Currently Occupying the office of Thales in Sydney Olympic Park.
We are demanding a recall of Australian weapons and special ops in West Papua.
Indonesian Consulate Maroubra
Pacific marks 61st flying of West Papua's Morning Star flag
Pacific churches call for boycott of Indonesian products over Papua
In solidarity with West Papua, the Pacific Conference of Churches (PCC) has called for a boycott of all Indonesian products and programmess by the Indonesian government.
The Fiji-based PCC said this should be done until Indonesia facilitated a visit by the United Nations High Commissioner for Human Rights to investigate alleged human rights abuses in West Papua, which included torture, extrajudicial killings, and systemic police and military violence……
One policeman dies in shootings in Yahukimo
News Desk - Armed Conflict In Papua
Jubi 2 December 2022
Jayapura, Jubi – On Wednesday, November 30, 2022, a gunfight between personnel of the Cartenz Peace Task Force of the Logpon Post and an armed group suspected of being the West Papua National Liberation Army (TPNPB) occurred at Kilometer 7 of Dekai, the capital of Yahukimo Regency, Mountainous Papua Province. A policeman died at the scene and some others were injured. This was confirmed by the Papua Police’s director of General Criminal Investigation, Sr. Comr. Faizal Rahmadani in Jayapura City on Wednesday. “It is true that there was a shooting,” said Faizal. The Cartenz Peace Task Force personnel who died was Second Brig. Gilang. He died of a gunshot wound to the face. “Gilang was a member of the Mobile Brigade from Bengkulu,” Faizal said.
Another police officer, First Brig. Fauzan, suffered a gunshot wound to the upper left back. Fauzan was evacuated to the Deikai Regional General Hospital on Wednesday night. “Currently the victim is still receiving medical assistance at Dekai Regional Hospital,” said Faizal. According to Faizal, the shooting occurred after the Cartenz Peace Task Force personnel patrolled around Dekai City and were about to return to Logpon Post. On the way, they were attacked by armed groups suspected of being TPNPB, and then the shooting occurred. (*)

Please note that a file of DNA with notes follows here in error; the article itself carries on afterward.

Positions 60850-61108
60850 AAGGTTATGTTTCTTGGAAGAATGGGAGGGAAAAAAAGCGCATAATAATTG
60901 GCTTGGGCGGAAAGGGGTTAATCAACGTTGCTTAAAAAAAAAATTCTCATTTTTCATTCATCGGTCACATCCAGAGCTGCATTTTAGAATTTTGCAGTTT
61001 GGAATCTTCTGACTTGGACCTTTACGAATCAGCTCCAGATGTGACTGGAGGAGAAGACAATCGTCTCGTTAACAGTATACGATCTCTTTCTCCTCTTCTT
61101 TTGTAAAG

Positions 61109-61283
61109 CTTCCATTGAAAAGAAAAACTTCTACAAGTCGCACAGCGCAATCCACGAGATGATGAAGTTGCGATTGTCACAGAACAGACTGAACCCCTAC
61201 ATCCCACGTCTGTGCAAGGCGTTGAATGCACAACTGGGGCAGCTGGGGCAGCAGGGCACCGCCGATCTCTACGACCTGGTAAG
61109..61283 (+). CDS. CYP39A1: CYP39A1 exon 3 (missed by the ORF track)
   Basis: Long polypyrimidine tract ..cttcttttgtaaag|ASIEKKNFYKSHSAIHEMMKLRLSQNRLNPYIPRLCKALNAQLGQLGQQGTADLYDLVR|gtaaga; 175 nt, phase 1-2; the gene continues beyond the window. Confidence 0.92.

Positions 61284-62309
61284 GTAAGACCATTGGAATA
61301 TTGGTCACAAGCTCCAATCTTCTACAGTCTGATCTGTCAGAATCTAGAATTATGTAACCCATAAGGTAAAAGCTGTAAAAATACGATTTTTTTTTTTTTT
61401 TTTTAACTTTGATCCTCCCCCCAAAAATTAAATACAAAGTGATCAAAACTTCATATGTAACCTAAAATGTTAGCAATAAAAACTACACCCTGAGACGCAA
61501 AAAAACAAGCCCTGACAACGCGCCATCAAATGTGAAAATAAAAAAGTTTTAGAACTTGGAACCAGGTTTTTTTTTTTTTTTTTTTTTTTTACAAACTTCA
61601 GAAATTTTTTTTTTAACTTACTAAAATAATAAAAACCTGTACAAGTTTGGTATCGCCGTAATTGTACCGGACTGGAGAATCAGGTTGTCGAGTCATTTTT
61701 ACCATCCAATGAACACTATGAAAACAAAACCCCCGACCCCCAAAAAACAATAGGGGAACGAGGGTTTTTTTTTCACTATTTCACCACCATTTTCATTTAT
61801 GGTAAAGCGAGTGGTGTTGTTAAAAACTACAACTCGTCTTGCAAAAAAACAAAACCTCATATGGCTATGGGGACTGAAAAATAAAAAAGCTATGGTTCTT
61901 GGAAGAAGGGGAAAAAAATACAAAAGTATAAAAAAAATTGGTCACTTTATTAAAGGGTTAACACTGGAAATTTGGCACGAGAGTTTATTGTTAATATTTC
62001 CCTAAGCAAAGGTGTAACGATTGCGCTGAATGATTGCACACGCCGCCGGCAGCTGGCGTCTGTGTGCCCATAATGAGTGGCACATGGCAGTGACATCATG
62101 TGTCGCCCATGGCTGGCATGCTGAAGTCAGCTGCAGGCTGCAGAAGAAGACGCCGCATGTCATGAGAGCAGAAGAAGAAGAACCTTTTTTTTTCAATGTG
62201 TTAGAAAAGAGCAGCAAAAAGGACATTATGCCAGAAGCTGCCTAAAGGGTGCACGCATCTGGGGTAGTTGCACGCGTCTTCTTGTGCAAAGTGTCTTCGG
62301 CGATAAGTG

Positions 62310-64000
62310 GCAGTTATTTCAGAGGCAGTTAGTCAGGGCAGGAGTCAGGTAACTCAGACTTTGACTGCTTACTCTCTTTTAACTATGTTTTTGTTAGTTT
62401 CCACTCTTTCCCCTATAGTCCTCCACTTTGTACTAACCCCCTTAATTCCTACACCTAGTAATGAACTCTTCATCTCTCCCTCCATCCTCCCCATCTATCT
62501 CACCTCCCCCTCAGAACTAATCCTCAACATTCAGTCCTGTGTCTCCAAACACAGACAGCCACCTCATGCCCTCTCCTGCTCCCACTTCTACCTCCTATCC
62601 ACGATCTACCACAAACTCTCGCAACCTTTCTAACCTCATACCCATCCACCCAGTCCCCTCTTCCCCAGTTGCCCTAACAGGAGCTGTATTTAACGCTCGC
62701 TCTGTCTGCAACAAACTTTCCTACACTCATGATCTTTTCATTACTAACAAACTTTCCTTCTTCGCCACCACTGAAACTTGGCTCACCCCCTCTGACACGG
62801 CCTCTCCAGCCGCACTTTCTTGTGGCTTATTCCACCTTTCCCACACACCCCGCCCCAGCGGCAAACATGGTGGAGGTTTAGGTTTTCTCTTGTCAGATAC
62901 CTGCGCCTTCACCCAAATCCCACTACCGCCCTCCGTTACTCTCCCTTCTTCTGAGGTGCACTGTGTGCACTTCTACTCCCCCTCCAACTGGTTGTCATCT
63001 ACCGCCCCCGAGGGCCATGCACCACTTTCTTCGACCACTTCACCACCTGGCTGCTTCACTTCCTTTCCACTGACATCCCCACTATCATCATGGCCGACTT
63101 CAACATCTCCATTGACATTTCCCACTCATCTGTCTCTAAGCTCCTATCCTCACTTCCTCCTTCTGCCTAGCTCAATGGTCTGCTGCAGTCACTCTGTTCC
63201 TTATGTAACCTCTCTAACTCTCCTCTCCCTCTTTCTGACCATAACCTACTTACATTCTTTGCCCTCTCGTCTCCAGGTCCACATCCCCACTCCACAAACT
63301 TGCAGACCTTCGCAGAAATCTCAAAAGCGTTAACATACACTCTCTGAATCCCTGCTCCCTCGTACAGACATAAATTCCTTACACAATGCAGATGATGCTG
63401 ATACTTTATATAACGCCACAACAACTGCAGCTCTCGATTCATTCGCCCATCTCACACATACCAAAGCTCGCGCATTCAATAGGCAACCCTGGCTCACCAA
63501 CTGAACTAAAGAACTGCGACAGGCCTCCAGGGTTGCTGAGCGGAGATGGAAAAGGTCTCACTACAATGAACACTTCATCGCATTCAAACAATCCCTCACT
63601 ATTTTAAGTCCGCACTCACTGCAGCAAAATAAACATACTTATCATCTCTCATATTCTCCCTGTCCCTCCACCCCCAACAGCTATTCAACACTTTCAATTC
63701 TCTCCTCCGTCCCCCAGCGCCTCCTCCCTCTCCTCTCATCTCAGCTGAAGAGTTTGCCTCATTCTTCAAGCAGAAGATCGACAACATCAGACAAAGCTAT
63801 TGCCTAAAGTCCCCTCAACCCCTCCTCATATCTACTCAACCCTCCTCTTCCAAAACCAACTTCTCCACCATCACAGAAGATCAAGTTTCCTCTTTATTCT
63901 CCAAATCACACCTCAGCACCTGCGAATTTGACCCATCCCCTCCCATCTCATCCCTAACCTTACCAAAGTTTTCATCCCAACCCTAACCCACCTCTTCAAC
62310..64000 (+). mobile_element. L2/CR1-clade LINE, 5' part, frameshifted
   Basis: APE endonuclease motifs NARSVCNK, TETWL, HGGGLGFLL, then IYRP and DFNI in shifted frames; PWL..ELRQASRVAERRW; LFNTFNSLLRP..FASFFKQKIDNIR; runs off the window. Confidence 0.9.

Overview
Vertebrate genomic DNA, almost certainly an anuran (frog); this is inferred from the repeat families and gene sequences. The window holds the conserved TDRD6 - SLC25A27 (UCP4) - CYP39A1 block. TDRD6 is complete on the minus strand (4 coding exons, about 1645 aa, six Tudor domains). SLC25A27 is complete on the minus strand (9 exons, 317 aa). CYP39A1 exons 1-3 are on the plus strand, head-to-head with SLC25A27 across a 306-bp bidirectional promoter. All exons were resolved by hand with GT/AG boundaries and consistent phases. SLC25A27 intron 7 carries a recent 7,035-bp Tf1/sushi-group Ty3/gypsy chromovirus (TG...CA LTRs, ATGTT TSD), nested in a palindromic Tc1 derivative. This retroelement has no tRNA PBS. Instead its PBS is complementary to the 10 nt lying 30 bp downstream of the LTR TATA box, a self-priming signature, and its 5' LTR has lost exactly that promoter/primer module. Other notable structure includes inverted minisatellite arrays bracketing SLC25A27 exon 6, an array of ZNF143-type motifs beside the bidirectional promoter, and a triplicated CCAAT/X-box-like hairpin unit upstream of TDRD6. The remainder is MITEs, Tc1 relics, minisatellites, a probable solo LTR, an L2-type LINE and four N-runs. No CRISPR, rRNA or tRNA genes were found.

Tragically, West Papuans lost 3 of their leaders in their struggle, Leonie Tanggahma, Filep Karma and Jonah Wenda. AWPA offers its condolences to their families and friends.
File photo of Filep Karma shared by Indonesian human rights researcher Andreas Harsono, used with permission https://globalvoices.org/2022/11/18/thousands-mourn-the-death-of-west-papua-independence-activist-filep-karma/
Interim President: West Papua mourns the loss of Jonah Wenda and Leonie Tanggahma
Morning Star raised at the funeral of Filep Karma
News Desk - The Passing Of Filep Karma 3 November 2022
The leader of the Papuan independence movement, Filep Karma was buried at the Expo Waena Public Cemetery, Jayapura City, on Wednesday (2/11/2022). - Jubi/Theo Kelen
Jayapura, Jubi – Papuan pro-independence figure Filep Karma was buried at the Expo Public Cemetery in Jayapura City on Wednesday, November 2, 2022, at around 9:30 p.m. The funeral of the Bloody Biak survivor was attended by thousands of mourners who came from Jayapura City, Jayapura Regency, and surrounding areas.
Thousands of people attended Filep Karma’s funeral. Church leaders, traditional leaders, and activists, among others Markus Haluk, escorted the body to his resting place. The funeral process was also closely guarded by the police. Filep Karma’s coffin was covered in a Morning Star flag. During the funeral procession, six Morning Star flags were raised. The Morning Star that covered the coffin was then handed over to the family. “The man [Filep Karma] taught us about everything. We leave the flag to the family as a symbol that the struggle continues to live,” said Eneko Pahabol while handing over the Morning Star flag to Filep Karma’s children Fina Karma, Audrin Karma, and Since Karma. On behalf of the family, Since Karma expressed his gratitude for the love of the community towards the late Filep Karma. “Thank you very much for your love. We are grateful to have Mr. Filep. He taught us to be brave. Filep Karma didn’t want us to live in fear. Let’s stay brave. He’s gone but his spirit hasn’t left. The spirit lives in us,” Since Karma told the mourners. Chairman of the Extraordinary Congress Version of the Papua Customary Council Dominikus Surabut remembered Filep Karma in his usual brown safari clothes and a Morning Star emblem embedded in his chest. Surabut said Karma’s spirit would live on. “The revolution is not over, the struggle is not over. The Papuan nation must be saved,” Surabut told the mourners.
TAPOL's Latest Report - West Papua 2021: criminalisation, collusion and broken promises
Press Release London, 21st October 2022
“Reports of intensified violence… (have) result(ed) in unknown numbers of civilian casualties and fatalities and internal displacement” and shock at “reports of the dismembered bodies of four indigenous Papuan civilians found outside Timika in West Papua Province (sic) on 22 August”. These are the words of the UN Acting High Commissioner For Human Rights, Nada Al-Nashif, at the opening of the 51st Human Rights Council at the UN in Geneva last month. Al-Nashif’s inclusion of West Papua highlights further recognition of the worsening human rights situation on the ground by the UN.